Although defendant Townsend testified that his vehicle was not equipped with mechanical turn signals and that he gave a hand signal during the last 200 feet traveled indicating his intention to turn left at Rural Paved Road 1136, we do not consider this evidence on motion to nonsuit but take the evidence in its light most favorable to plaintiff which tends to show that no signal of any kind was given before stopping or maintained thereafter while waiting to complete a left turn.
Plaintiff charges Townsend with negligence (1) in failing to signal his intention to stop, (2) in failing to give a signal of his intention to make a left turn, and (3) in failing to maintain such signal until the left turn was completed. Townsend contends that he was not required to maintain any signal after stopping and says that failure, if he did fail, to give a signal before stopping *786 was not a proximate cause of the collision which later occurred.
Negligence has been defined as "the failure to exercise proper care in the performance of some legal duty which defendant owes the injured party under the circumstances in which they are placed." 6 Strong's N.C. Index 2nd, Negligence, Sec. 1. To be actionable, however, negligence must be the proximate cause of injury to another. McGaha v. Smoky Mountain Stages, Inc., 263 N.C. 769, 140 S.E.2d 355; Reason v. Singer Sewing Machine Co., 259 N.C. 264, 130 S.E.2d 397; Kientz v. Carlton, 245 N.C. 236, 96 S.E.2d 14. Thus, in an action to recover damages for personal injury resulting from alleged actionable negligence such as this case, the plaintiff must show: "(1) That there has been a failure on the part of defendant to exercise proper care in the performance of some legal duty which the defendant owed the plaintiff under the circumstances in which they were placed; and (2) That such negligent breach of duty was the proximate cause of the injury, a cause that produced the result in continuous sequence, and without which it would not have occurred, and one from which any man of ordinary prudence could have foreseen that such result was probable under the facts as they existed." Luttrell v. Carolina Mineral Co., 220 N.C. 782, 789, 18 S.E.2d 412, 416. Reasonable foreseeability is an essential element of proximate cause, and if the injury complained of is not reasonably foreseeable by the party charged, in the exercise of due care, he is not liable. "Foreseeable injury is a requisite of proximate cause, and proximate cause is a requisite for actionable negligence, and actionable negligence is a requisite for recovery in an action for personal injury negligently inflicted." Osborne v. Atlantic Ice & Coal Co., 207 N.C. 545, 546, 177 S.E. 796, 797.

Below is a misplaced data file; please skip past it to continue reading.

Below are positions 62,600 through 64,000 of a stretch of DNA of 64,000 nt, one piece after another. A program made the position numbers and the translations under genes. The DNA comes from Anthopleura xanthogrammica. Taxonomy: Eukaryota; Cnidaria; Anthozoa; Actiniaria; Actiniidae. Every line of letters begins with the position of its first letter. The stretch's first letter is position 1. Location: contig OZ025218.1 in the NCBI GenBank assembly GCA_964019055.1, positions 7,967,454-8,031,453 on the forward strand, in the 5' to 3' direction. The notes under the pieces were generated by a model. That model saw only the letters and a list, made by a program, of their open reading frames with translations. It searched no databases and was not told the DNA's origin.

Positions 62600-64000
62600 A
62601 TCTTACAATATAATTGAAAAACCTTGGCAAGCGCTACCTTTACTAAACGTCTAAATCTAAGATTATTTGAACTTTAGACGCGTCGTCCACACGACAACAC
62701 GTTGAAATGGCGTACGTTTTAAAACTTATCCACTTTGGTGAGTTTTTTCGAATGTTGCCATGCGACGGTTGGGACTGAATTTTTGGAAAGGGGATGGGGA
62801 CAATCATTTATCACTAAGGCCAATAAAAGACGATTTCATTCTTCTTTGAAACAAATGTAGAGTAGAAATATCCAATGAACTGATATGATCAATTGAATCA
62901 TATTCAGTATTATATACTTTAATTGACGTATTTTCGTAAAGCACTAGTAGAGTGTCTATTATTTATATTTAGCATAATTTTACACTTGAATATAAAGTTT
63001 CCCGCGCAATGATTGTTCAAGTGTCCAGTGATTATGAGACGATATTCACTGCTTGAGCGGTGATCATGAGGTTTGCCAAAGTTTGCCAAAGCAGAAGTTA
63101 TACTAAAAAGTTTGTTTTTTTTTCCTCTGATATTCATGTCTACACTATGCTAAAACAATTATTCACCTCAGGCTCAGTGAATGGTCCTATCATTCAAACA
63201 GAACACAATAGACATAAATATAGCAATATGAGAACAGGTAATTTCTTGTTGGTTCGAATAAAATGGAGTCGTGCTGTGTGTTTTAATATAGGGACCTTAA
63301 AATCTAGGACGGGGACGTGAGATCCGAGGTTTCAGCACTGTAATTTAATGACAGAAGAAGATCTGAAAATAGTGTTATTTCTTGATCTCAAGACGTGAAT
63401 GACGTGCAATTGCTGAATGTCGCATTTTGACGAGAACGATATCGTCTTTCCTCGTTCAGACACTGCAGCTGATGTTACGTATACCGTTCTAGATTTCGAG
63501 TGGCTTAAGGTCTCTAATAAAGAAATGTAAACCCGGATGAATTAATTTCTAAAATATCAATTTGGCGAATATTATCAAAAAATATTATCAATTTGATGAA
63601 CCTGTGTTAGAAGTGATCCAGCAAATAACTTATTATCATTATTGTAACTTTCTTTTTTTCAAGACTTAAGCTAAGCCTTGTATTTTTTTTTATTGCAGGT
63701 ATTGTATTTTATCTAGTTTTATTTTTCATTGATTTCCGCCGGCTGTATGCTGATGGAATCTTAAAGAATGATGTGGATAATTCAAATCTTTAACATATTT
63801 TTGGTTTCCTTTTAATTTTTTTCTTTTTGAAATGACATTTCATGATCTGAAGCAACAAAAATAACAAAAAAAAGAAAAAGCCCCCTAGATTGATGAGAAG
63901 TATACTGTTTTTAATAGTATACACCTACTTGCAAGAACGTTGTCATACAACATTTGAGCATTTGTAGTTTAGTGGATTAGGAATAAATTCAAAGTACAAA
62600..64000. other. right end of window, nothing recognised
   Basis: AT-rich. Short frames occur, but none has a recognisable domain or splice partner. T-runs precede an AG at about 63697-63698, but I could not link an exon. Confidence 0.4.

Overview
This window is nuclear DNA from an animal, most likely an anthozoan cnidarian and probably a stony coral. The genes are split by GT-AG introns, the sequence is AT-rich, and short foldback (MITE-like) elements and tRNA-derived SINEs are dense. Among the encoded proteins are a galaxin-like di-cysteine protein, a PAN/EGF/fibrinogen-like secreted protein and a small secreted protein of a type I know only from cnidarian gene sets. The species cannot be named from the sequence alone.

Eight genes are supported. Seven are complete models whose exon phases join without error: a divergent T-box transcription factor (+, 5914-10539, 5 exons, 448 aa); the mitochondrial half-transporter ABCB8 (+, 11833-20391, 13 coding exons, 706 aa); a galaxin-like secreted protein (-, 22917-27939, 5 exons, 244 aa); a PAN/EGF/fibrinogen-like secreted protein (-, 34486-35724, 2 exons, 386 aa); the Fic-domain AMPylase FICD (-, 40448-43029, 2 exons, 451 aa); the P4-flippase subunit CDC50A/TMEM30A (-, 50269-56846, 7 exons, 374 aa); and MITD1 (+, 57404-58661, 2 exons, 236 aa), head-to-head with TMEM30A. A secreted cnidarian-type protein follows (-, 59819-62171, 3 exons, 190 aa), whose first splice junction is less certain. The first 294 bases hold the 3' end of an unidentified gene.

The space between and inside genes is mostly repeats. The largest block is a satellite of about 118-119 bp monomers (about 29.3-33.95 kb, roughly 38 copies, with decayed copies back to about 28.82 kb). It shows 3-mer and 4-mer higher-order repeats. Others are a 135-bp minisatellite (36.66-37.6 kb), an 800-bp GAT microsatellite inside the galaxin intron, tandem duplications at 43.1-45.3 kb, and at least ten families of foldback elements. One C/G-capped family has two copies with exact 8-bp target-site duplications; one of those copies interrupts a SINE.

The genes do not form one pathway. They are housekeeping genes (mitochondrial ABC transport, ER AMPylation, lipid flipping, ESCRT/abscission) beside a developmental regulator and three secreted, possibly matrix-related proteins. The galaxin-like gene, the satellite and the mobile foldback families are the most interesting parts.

G.S. § 20-154 provides in pertinent part that the driver of any vehicle upon a highway "before starting, stopping or turning from a direct line shall first see that such movement can be made in safety, * * * and whenever the operation of any other vehicle may be affected by such movement, shall give a signal as required in this section, plainly visible to the driver of such other vehicle, of the intention to make such movement. * * * All hand and arm signals shall be given from the left side of the vehicle and all signals shall be maintained or given continuously for the last one hundred feet traveled prior to stopping or making a turn. Provided, that in all areas where the speed limit is 45 miles per hour or higher and the operator intends to turn from a direct line of travel, a signal of intention to turn from a direct line of travel shall be given continuously during the last 200 feet traveled before turning; and provided further that the violation of this section shall not constitute negligence per se." This statute further provides that, absent mechanical signals, a left turn signal shall be given by extending the hand and arm from and beyond the left side of the vehicle in a horizontal position, forefinger pointing.